If you create something with the utmost honesty, in the end you yourself may not see it as a classic but it’s more likely that it will be the classic someone else was searching for; the perfect version of itself.

Speaking of influences, reviewers always mention two particular saxophonists when referring to my work. I understand this and I sympathise to an extent with reviewers as its easier for a reader to understand music in the context of music previously heard, but I’m trying to get away from that. I’d like to create work that is its own main influence.

binker golding poster maisha ezh

\\ We heard a rumour that your melodies are always inspired by sex; tell us more, is that true and is that the case with your new music?

I’m slightly surprised to hear that rumour and it really is just that; a rumour. Sex and death are two of my biggest non-musical interests and they do crop up a lot in my work but I wouldn’t say they dominate. I’m certainly not a cross between Prince and Slayer. For example; Fete by the River and Intoxication from Jahvmonishi Leaves have nothing to do with sex and I think the innocence of those pieces are their strength. But yes, I’ve written about the topic many times before. I wrote a 45 minute big band suite years ago called The Maenads which was mostly about sex, violence and death in the context of Greek myth—I almost lost my job over it. I’ve also written music about one-night stands and having sex with someone you’ve broken up with but have sex with again even when you shouldn’t have done. I’ve written at least one piece about a non-specific so called “sex move”. There are a few others when I think about it, but I must stress it doesn’t dominate my work, merely makes up one area lets say.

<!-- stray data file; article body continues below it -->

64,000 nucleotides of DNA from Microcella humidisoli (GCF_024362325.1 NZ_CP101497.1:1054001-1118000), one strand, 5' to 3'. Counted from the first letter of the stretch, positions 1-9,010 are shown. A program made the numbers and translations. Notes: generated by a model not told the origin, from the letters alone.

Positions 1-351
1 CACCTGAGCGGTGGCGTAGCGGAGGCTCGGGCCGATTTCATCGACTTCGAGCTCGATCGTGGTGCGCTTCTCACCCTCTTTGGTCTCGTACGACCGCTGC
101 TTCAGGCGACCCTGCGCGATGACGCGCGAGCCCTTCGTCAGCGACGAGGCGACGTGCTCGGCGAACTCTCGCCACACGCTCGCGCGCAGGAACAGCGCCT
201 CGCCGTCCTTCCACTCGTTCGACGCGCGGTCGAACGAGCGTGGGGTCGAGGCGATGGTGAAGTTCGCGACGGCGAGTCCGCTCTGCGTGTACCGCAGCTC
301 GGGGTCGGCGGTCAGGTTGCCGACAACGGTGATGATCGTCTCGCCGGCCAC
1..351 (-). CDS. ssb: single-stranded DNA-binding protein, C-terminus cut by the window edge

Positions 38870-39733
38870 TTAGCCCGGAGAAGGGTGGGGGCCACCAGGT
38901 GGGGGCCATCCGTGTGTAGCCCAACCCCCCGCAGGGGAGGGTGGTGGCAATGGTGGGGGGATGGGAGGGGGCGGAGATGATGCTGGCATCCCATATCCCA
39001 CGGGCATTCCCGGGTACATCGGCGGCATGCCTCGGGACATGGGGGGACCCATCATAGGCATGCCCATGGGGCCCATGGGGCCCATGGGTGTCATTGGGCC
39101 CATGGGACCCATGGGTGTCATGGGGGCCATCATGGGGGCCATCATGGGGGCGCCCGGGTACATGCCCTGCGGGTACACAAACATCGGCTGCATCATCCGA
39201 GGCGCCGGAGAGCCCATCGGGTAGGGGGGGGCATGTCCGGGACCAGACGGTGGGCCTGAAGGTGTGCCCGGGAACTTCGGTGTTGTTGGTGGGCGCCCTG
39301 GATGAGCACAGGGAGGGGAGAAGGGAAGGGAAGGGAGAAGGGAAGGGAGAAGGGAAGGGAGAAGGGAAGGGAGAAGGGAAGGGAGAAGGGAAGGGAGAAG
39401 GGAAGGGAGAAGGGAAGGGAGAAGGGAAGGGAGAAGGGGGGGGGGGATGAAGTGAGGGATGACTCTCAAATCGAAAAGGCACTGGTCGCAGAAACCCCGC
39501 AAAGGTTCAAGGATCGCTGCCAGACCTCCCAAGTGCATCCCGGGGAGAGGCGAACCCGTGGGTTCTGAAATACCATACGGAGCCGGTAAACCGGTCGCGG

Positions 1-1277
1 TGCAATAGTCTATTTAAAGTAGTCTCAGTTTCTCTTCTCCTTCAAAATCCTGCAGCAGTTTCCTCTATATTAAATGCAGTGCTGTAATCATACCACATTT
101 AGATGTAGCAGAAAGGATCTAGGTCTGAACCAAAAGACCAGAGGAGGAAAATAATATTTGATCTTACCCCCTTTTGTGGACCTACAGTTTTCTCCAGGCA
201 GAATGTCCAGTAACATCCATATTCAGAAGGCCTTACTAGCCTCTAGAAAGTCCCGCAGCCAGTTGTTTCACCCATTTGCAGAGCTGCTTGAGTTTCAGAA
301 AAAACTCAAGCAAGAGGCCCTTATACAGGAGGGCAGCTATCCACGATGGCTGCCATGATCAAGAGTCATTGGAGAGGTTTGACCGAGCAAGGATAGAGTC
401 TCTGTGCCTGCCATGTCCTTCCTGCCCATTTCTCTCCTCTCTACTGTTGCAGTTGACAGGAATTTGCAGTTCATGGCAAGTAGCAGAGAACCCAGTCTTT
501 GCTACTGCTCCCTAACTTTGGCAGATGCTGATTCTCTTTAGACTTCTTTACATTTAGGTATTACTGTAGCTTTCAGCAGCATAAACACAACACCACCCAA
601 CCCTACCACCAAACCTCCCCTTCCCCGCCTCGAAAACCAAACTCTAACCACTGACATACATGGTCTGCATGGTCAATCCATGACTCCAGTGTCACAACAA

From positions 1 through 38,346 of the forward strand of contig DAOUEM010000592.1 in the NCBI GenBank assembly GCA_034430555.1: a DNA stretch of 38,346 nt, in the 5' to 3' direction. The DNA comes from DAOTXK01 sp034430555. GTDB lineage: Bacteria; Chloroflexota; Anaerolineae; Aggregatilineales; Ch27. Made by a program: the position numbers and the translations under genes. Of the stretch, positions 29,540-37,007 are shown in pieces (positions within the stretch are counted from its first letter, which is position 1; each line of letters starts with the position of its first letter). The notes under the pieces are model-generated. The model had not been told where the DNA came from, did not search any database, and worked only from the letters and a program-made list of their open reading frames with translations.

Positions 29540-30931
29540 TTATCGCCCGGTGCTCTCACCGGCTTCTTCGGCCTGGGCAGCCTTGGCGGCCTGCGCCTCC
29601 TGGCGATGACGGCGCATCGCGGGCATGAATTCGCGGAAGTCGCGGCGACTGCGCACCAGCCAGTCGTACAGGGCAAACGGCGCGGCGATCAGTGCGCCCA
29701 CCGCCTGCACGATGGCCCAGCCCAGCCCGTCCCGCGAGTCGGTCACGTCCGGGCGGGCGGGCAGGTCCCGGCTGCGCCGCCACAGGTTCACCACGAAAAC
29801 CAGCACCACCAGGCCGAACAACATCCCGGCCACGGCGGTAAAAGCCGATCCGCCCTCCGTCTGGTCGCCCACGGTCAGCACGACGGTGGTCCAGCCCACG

I find it an interesting topic to write music about and to talk about. I don’t believe people should shy away from it in discussion, nor associate it with words like “filth” or “dirty”. Most of the swear words in our language (most languages probably) are based on genitalia or sex itself—associating them with negative things must be unhealthy on some level. I think people are still basically confused about sex and the nature of it. Internet porn and dating apps haven’t helped—to make a gross understatement. We also put too much pressure on it which again shows at least to me that we have the wrong relationship with it.

Saying all that I’m by no means sex obsessed or a nymphomaniac. All that stuff about people thinking about sex every 7 seconds or so, I consider that to be bullshit. I work and function for very long spells without thinking about it. If consenting adults have sex to my music in private I’m happy. If they do it during a live show, I’m not completely against that either.

\\ Any plans to record with your band?

Yes always, but I’m often hesitant to. The reason being that recordings are your only guaranteed afterlife and I’d like that body of work to be as strong as possible when mine is decaying underground. I often think “Is this really the best you could do?” and that thought process delays everything, but I believe a quartet recording sometime soon will be inevitable.

Get tickets for Binker Golding Quartet, Joe Armon-Jones & Maxwell Owin and Maisha.

Tweet @EZHmag @ManLikeBinks

EZH | Tina Edwards